Fourth Ward School to hang its bells
VIRGINIA CITY – After 62 years of silence, bells will ring Monday at the Fourth Ward School bell tower in this historic mining town.
The addition of the 122-year-old school bell is part of an ongoing $797,000 restoration project at the school and is set to ring about 11 a.m. with ceremonies in front of the school beginning at 10 a.m.
“This is something we are all very proud of and it couldn’t have happened without the help of some really good folks,” said Mark Preiss, executive director of the museum.
Plans call for the bell to ring through the holidays, Preiss said. Last minute details Friday included finding the appropriate rope to be used to ring the bell.
The bell was used from 1876 until 1936 when the Fourth Ward School closed. After being locked up for more than 50 years, local citizens feared some of the historic relics in the building would be lost or stolen, Preiss explained.
That is, until two years ago when an anonymous resident stepped forward and told museum officials the bell was safe and would be given back to the school if it would be restored and used again.
When the school’s north tower was built in 1997, the museum’s board of directors told the anonymous resident they would indeed like to place the bell in new the tower, Preiss said.
The effort snowballed from there when Reyman Brothers Construction of Reno agreed earlier this year to hoist the bell into the 70-foot tower, Priess said.
“We are interested in preserving local history and Virginia City is local to us,” said Jace Callender, school project manager for Reyman Brothers Construction. “We enjoyed working on it in 1984 and we’re pleased to have a part in putting the building back to the way it was.”
The historic school was one of 62 projects in 24 states to receive a federal grant award. The award, $639,271, is part of the government’s millennium initiative “Save America’s Treasures.” The Fourth Ward School restoration is the only Save America’s Treasures project in Nevada.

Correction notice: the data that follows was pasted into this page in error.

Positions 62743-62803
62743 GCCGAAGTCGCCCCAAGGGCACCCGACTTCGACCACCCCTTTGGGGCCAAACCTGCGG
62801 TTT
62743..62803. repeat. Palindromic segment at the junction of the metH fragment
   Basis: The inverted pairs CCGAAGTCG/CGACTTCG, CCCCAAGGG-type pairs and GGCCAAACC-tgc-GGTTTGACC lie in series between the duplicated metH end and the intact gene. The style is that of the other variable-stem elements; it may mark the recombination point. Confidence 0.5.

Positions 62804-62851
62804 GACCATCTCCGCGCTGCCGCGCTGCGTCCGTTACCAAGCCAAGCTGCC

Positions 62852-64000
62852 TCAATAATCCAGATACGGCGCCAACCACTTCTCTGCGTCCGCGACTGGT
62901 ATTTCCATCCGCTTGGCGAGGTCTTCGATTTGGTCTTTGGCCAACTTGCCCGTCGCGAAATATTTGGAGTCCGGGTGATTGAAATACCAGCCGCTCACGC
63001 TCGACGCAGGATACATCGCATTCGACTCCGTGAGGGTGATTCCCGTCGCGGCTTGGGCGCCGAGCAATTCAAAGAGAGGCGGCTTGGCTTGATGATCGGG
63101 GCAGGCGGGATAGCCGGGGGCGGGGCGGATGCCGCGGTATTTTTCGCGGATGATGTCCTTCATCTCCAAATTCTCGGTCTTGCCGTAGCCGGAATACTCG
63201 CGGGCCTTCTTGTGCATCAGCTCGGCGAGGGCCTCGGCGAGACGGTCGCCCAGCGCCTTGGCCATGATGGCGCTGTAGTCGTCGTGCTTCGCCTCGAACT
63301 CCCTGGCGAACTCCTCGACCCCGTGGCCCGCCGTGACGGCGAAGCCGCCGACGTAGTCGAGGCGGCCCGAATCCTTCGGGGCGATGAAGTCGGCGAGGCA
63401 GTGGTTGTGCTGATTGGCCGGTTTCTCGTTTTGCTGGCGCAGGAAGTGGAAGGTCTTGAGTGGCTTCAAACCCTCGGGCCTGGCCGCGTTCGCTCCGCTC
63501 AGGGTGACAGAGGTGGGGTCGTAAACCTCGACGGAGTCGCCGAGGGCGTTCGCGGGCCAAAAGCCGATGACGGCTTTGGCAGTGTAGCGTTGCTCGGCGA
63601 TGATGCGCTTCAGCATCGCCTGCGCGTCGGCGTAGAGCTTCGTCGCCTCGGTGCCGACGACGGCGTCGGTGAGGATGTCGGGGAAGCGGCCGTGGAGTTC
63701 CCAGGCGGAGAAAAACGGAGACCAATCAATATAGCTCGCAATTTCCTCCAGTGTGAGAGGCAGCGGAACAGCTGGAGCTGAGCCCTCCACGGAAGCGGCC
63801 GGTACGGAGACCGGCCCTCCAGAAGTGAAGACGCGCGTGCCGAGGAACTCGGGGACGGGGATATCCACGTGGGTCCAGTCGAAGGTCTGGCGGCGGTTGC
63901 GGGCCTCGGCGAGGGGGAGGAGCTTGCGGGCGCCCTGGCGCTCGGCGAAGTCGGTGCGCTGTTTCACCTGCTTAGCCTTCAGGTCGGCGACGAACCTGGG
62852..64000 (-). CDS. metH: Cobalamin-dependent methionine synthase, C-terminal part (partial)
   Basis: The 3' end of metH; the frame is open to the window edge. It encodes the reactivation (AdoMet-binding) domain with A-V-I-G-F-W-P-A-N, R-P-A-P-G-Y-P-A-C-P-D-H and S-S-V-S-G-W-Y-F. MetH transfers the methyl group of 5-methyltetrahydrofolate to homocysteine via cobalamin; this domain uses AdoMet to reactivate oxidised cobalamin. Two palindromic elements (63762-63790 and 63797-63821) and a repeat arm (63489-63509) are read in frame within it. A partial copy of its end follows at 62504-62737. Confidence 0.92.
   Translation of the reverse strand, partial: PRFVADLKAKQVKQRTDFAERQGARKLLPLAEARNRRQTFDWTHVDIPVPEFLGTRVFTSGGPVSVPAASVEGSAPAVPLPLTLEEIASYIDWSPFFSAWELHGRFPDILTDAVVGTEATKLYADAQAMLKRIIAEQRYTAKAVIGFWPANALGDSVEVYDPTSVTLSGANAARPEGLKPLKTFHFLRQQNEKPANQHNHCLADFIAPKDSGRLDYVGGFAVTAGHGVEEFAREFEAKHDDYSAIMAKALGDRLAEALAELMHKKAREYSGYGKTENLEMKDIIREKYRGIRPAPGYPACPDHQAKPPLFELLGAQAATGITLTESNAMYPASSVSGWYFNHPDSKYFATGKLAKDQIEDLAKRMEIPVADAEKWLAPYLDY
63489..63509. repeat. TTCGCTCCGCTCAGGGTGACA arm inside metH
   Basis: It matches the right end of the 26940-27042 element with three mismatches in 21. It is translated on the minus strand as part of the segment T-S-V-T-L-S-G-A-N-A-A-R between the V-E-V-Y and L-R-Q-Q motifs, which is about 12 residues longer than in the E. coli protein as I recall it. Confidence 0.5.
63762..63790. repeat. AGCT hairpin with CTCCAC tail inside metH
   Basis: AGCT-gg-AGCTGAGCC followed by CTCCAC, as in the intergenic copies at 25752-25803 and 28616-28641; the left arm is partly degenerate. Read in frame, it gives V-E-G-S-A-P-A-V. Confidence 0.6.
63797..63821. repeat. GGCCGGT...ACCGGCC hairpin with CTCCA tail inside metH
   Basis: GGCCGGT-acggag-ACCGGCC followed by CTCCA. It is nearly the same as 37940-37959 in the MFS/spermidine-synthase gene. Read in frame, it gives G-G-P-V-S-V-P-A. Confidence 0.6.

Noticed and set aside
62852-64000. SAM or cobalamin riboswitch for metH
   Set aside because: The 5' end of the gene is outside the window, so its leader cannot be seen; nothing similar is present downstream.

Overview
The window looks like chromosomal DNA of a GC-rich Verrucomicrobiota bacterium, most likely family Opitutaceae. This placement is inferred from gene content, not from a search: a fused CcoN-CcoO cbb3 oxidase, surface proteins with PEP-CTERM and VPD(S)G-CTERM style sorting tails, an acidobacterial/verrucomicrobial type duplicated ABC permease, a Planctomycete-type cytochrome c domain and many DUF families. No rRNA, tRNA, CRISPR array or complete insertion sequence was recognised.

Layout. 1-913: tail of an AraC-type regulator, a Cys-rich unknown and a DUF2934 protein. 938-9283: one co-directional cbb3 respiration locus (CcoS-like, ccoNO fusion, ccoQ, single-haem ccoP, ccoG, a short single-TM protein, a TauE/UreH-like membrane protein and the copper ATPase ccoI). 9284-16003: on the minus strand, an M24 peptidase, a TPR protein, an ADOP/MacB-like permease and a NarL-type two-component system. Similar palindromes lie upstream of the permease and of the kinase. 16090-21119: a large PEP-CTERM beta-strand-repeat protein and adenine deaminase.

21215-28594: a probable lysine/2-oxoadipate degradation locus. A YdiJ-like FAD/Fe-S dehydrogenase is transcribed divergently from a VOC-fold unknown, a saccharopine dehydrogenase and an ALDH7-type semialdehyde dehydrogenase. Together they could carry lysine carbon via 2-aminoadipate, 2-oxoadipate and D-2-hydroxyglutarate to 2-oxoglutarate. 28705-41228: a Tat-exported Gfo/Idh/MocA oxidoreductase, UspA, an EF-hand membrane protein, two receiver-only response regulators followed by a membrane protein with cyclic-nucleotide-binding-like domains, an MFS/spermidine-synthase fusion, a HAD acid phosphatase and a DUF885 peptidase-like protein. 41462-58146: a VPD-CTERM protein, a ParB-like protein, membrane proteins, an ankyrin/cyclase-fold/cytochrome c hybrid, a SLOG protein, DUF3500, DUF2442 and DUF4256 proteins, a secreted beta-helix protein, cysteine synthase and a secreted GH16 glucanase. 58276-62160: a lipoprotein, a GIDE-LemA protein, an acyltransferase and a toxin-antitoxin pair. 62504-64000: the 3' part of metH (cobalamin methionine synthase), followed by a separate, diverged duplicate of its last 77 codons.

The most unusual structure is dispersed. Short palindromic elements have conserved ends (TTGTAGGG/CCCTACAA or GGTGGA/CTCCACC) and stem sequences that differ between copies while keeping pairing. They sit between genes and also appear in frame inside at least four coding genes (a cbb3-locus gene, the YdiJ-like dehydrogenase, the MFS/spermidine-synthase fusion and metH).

The entire exterior, including the roof and eaves system, windows, and a paint job are part of the renovation.
The four-story, 16-room school was built in 1876 to hold 1,000 students. The building was closed in 1936 and sat vacant for 50 years until one floor was reopened as a museum in 1986.
With the construction of the $450,000 north tower project in 1997, the public now has access to three floors of the building for the first time in 62 years. During the past 12 years, more than 440,000 visitors have visited the building.
Still, to fully complete indoor restoration, about $414,000 is needed to finish the 1,800-square-foot third-floor assembly room in the coming year, Preiss said.
To meet federal grant requirements, the museum is completing its Historic Structures Report, which will provide a clear description of the school’s architectural history, including its original appearances and what changes were made and when they were made, Preiss said.
“Upon completion, this is the place, this is the space that will serve our visitors for generations to come,” Preiss said.
For information, call (775) 847-0975 or (775) 847-1011.